Purdue’s quarterbacks have been a mystery this season.

Jack Plummer and Aidan O’Connell have both started, with each turning in highlight-worthy moments, but neither has played consistently enough to lock down the position. And so Jeff Brohm has left us — and probably most importantly, Iowa’s coaching staff — to wonder about who will start for the Boilermakers against the No. 2 Hawkeyes on Saturday.

Will it be O’Connell, who rallied Purdue to a win over Illinois off the bench a couple weeks ago but then led the Boilermakers to only 13 points in a loss to Minnesota a week later? Or will it be Plummer, who was solid in Purdue’s 2-0 start but then withered with conservative play against Notre Dame and in the first half vs. the Illini?

Either way, Purdue needs better production from the position, particularly in the red zone. The Boilermakers rank among the worst in the Big Ten in touchdown percentage from inside the opponents’ 20-yard-line, converting only 47.6 percent. And Saturday, Purdue’s QB1 will face a salty Iowa defense, which is No. 1 in the league in points allowed (13.0) and second in total yardage (274.2), including third in passing yardage (183.7).

But the biggest reason why the Hawkeyes are winning — they’re 6-0 and positioning themselves for a Big Ten Championship and a spot in the College Football Playoff — is their defense’s ability to turn teams over. They’ve got 16 interceptions and 4 recovered fumbles this season, and are an incredible plus-15 in turnover margin, 9 better than the Big Ten’s second-best teams.

So that’s what Purdue’s quarterback will face. Who will it be? Brohm will likely keep that a secret until pre-game Saturday. But who should it be? Let’s debate. I’ll argue for O’Connell; fellow Saturday Tradition writer Dustin Schutte will make the case for Plummer.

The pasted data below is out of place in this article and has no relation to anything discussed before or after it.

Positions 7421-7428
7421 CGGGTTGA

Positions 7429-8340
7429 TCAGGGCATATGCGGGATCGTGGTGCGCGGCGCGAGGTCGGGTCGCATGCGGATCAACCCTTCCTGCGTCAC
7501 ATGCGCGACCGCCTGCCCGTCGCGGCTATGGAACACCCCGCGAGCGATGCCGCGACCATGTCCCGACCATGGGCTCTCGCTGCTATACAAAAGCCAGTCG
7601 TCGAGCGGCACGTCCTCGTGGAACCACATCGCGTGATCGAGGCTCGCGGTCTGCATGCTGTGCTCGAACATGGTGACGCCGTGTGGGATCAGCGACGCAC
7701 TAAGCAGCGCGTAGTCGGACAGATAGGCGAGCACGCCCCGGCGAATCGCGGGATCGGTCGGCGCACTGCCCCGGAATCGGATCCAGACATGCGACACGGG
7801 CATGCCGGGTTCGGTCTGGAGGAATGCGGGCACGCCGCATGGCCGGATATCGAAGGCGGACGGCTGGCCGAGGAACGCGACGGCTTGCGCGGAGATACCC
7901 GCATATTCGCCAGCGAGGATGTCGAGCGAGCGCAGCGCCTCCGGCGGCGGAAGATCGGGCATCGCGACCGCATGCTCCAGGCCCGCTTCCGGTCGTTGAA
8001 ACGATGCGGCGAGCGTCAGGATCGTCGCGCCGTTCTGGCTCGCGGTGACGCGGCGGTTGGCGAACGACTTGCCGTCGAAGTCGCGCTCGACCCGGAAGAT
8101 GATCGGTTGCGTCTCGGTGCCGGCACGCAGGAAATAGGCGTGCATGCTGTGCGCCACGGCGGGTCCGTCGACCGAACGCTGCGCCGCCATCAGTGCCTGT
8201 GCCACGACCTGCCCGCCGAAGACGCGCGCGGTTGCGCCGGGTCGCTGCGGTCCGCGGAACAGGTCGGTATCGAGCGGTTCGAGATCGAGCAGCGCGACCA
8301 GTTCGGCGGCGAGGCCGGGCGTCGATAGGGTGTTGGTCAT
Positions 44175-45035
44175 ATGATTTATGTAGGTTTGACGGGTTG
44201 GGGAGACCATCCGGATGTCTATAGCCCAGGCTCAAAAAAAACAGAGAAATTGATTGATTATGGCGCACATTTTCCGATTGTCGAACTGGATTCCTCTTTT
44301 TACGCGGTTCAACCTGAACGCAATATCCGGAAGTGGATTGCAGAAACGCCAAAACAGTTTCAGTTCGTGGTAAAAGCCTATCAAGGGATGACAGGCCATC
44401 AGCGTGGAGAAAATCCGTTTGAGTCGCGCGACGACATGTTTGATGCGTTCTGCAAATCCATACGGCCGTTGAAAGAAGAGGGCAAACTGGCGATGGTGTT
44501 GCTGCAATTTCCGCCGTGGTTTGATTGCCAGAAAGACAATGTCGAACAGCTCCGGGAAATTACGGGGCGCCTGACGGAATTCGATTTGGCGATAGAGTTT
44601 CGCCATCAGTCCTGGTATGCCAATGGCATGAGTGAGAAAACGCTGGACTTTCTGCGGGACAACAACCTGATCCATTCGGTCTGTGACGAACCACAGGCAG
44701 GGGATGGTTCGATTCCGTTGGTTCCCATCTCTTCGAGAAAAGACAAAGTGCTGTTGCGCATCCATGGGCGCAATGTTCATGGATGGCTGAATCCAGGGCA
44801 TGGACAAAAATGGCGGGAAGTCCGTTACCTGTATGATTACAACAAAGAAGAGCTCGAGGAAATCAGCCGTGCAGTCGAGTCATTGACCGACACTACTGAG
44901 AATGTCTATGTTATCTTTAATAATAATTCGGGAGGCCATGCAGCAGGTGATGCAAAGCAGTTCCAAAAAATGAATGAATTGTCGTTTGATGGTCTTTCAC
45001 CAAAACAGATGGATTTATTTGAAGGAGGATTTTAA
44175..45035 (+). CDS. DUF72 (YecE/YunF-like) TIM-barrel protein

The argument for O’Connell

When a Jeff Brohm offense is clicking, it’s able to push the ball down the field, creating deep pressure on the defense that helps to open up soft spots underneath.

That’s why O’Connell was named the starter for the Minnesota game, because the senior quarterback is better able to stretch the field. And that doesn’t change this week, even if Purdue is playing one of the best defenses in the country. Yes, O’Connell has been turnover prone in his 3 games (1 start) with 5 interceptions, and yes, Iowa has turned quarterbacks over with 16 picks. But going conservative isn’t a recipe for success, unless the goal is to lose 13-10.

Instead, Brohm needs to continue to push the ball, take chances and put pressure on the Hawkeyes. O’Connell can do so. Let’s not forget that it was O’Connell who beat Iowa in the opener last season, when he threw the ball 50 times, passed for 282 yards with 3 touchdowns and — gasp! — 2 interceptions. In each of the Boilermakers’ 3 victories against Kirk Ferentz over the last 4 seasons, Brohm has found matchups in the Iowa secondary to exploit. Last season, it was O’Connell to David Bell (13 receptions for 121 yards, 3 TDs); in 2018, it was David Blough to Terry Wright (6 receptions, 146 yards, 3 TDs); and in 2017, it was Elijah Sindelar to Anthony Mahoungou (7 receptions, 135 yards, 2 TDs).

In those games, Purdue won because it was willing to continue taking shots against the Hawkeyes until it found their weakness. And with O’Connell, the Boilermakers can go on the attack again on Saturday. It’s the path not only to playing close, but to winning.

— Kyle Charters

The argument for Plummer

The argument for O’Connell is certainly understandable. He gives Purdue better opportunities to stretch the field and create more explosive plays. Ideally, that’s what Brohm wants to see from his offense after scoring just 13 points in each of the last 3 contests.

O’Connell’s problem, however, is the high-risk, high-reward characteristic. Iowa has feasted on that approach through the first 6 games. The Hawkeyes have been harassing big-play quarterbacks this season, most notably Michael Penix Jr. and Taulia Tagovailoa, to the tune of 16 interceptions.

O’Connell has thrown 5 interceptions with just 4 touchdowns this season. At one point, he had thrown 4 interceptions on 4 drives in games against Notre Dame and Illinois. That’s how Iowa has made its living.

Plummer is the safer play for the Boilermakers. Maybe it’s a bit more of a dink-and-dunk offense, but he’s completing 69.5% of his passes and has 7 touchdowns without an interception this season. In a game against a defense that has forced 20 turnovers in just 6 games, that’s a big deal.

Plus, if Plummer is able to find some success with the short-to-intermediate passing attack, it might open something down the field later in the game.

It’s not as flashy, but Plummer has a better shot to keep Purdue within striking distance of the Hawkeyes. If you’re the Boilermakers and you have a shot to win heading into the 4th quarter, what more could you ask for against the No. 2 team in the country?

— Dustin Schutte